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Are you happy with what you're doing?

I had a lovely day today meeting a friend at Walden Pond. Our children splashed in the water, climbed the sandy slopes, and laughed together in the sun. We all took a long walk around the pond, which not only counted for homeschool science but covered our daily allotment of aerobic activity. We even discussed the bible (a little bit). A perfect Friday for two stay-at-home mothers. Who could imagine a day gone better?

exploring the pond

And yet.

There was this moment. We were standing next to the water watching our children, lovingly but firmly ensuring that they didn't drown. This young couple ran into the water. She was wearing an athletic bikini, sports bra top and boy-shorts bottom. Still plenty of room in the middle to show off her six-pack abs. They dove into the pond baywatch style. And me and my mom friend? We stopped talking and just stared. Not with jealousy exactly... but with something.

What would I give for a body like that? That young, that fit, that sucked in together all compactly? Where you could roll a marble from clavicle to kneecap without it getting stuck in a pillowy pocket of fat?

What would I give to run and dive into the water, and just start swimming? And just keep going? Forever if I wanted to?

The money. All the money. But it's not a money thing. I can't go back to a point in my life when all I had to care about was myself.

And as if reading my mind, my friend said, "I'm probably happier now. Being a mom."
"She probably doesn't even enjoy it that much," I agreed. "She probably thinks her butt looks big."

I love my kids, love love love my kids, but still most of the time I would rather be exercising. Pretty much every moment of the day, if you asked me what I'd like to be doing that would be the answer. Whenever I see someone running I think, "Now THAT'S the life." I don't know if I'm really not getting enough exercise, or if there's just no amount of exercise in the world that can counter balance the emotional output needed to parent three children under five.

I had years, YEARS, in high school and college and grad-school, when I could work out as much as I wanted. I could ask myself "What do I feel like doing today?" and then I say Run! or Swim! or Lift Weights! And then I just, like, DO THAT THING. And it didn't blow my mind at the time. I didn't marvel at THOUGHT becoming ACTION without passing through additional steps called PLANNING and CHILD CARE. I probably didn't even appreciate it that much. I probably got pissy when my workout wasn't THAT fantastic.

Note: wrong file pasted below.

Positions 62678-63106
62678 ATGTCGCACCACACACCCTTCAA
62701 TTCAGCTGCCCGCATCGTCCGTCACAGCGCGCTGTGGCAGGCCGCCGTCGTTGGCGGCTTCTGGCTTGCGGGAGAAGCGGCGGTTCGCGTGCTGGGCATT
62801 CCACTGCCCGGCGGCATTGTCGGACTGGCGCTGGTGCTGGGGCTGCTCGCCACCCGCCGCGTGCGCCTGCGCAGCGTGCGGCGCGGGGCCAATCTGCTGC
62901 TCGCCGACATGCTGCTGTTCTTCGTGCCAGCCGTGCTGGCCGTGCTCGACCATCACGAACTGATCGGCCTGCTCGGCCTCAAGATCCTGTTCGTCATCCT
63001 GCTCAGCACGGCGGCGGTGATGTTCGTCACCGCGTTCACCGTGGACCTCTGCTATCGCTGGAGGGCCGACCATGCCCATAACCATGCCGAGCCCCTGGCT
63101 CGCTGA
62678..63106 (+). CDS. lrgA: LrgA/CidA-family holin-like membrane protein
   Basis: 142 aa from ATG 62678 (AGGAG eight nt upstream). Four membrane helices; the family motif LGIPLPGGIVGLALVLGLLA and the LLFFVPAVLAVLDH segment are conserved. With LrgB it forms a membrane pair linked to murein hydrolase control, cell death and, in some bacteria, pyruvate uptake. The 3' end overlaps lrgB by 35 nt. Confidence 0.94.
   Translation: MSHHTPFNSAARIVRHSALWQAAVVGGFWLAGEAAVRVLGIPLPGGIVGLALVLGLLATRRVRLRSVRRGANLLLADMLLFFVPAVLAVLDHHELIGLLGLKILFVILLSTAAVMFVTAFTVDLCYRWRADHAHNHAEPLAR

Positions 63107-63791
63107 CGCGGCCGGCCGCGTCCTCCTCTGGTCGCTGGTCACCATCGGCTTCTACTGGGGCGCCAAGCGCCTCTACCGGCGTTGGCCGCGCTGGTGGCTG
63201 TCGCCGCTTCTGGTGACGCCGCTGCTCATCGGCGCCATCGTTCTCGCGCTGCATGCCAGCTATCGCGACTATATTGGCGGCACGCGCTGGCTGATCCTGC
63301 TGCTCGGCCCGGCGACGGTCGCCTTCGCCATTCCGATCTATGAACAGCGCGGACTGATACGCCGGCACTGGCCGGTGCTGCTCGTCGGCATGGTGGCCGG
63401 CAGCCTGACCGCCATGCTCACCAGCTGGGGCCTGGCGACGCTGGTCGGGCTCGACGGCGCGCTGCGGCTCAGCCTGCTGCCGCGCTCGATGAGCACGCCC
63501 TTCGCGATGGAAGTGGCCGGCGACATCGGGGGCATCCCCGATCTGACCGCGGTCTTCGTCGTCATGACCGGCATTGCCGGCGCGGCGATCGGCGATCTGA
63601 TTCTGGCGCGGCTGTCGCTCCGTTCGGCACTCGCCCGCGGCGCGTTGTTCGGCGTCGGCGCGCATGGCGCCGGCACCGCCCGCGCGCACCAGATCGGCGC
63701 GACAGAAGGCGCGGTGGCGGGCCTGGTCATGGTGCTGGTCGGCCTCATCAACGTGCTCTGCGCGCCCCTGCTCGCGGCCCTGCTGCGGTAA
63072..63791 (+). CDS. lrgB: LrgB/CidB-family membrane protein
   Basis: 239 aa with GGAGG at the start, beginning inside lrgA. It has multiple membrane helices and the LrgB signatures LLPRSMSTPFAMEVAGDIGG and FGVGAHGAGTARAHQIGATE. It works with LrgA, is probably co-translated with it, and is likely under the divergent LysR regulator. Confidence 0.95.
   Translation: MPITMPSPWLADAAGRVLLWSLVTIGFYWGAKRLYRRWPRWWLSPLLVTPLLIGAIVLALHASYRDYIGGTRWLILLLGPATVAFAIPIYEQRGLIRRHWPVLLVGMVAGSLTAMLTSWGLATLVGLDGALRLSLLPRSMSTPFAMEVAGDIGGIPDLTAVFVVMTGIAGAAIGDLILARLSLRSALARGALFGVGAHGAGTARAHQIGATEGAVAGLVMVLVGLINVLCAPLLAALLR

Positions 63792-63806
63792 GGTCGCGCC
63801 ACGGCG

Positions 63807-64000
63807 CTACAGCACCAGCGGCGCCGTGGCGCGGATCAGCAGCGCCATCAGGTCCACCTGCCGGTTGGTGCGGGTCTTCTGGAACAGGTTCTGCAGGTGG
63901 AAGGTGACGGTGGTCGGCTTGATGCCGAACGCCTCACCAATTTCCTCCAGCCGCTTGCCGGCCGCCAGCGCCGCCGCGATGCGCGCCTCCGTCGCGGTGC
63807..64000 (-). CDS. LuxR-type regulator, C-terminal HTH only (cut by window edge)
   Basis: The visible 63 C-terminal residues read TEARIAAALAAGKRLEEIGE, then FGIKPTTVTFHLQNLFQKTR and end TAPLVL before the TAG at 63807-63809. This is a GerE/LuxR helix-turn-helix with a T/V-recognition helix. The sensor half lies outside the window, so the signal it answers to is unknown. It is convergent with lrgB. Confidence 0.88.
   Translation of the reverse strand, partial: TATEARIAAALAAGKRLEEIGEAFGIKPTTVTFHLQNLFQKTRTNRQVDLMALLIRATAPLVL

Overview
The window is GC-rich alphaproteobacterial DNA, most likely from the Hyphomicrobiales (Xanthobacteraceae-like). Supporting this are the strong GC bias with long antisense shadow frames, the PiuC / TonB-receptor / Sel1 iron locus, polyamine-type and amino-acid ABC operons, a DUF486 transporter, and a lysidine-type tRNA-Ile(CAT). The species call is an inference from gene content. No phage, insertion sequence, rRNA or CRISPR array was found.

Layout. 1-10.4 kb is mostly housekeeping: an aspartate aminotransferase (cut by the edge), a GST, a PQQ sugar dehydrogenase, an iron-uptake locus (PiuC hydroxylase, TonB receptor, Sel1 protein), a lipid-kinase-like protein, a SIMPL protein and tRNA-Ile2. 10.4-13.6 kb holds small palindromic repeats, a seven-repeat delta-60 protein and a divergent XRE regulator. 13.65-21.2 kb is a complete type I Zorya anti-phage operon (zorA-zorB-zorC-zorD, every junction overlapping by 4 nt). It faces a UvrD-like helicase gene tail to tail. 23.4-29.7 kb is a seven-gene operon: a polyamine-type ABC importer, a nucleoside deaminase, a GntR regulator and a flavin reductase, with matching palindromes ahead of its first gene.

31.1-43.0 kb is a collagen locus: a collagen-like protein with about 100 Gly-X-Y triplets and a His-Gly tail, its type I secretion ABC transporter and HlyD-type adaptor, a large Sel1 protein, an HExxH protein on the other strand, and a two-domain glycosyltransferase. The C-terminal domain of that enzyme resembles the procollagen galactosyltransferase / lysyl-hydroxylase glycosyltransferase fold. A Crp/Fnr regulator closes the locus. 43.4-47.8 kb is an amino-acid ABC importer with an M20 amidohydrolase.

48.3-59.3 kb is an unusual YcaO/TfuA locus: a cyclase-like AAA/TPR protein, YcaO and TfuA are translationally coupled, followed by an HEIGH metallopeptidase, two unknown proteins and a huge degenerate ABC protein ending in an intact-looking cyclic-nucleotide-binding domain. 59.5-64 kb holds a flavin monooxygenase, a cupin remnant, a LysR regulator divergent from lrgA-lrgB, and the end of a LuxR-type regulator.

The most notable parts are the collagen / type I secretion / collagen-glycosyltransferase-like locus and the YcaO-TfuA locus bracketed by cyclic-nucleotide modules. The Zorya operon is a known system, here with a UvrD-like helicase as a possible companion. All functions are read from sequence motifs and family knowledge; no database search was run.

My body? It used to be like a muscled marble run. Did I stare at myself in the mirror saying, "You, Leah? You fucking OWN this town!" I most certainly did not. I complained that I couldn't get thinner.

I was stupid, maybe. Or maybe we're always stupid.

Because now I look out from my baby-bearing-body, and I think, "I want to swim across this lake!" But in 20 years I'll have all the time I want to pursue athletic goals, and I will probably miss wearing a baby on my chest. I'll probably give anything to cary a little baby around the lake. I'll probably even look back wistfully, wishing I could have one more cuddle with this precious little baby, the one I'm currently forgetting about to fantasize about middle-age triathlons.

he just started sucking his two fingers

There is something about life that is wildly unbalanced, that we have to do all the wonderful things in intense spurts such that we're unholy sick of them. We say cliches like "Youth is wasted on the young" and "Enjoy them now, they grow up so fast," and hearing such things is maddening not only because it's banal but also because it's TRUE!

I want to swim and not worry about other people drowning, and I want to run without the feeling that I'm running AWAY from someone, and I want to climb mountains and slide down them as an active participant creating my reality, not just as a sherpa facilitating someone else's.

Hey Mom, can you hold my sword as I slide down this mountain? k thanx

And I'm sure when I do that I'll look around and wonder where everybody else went.

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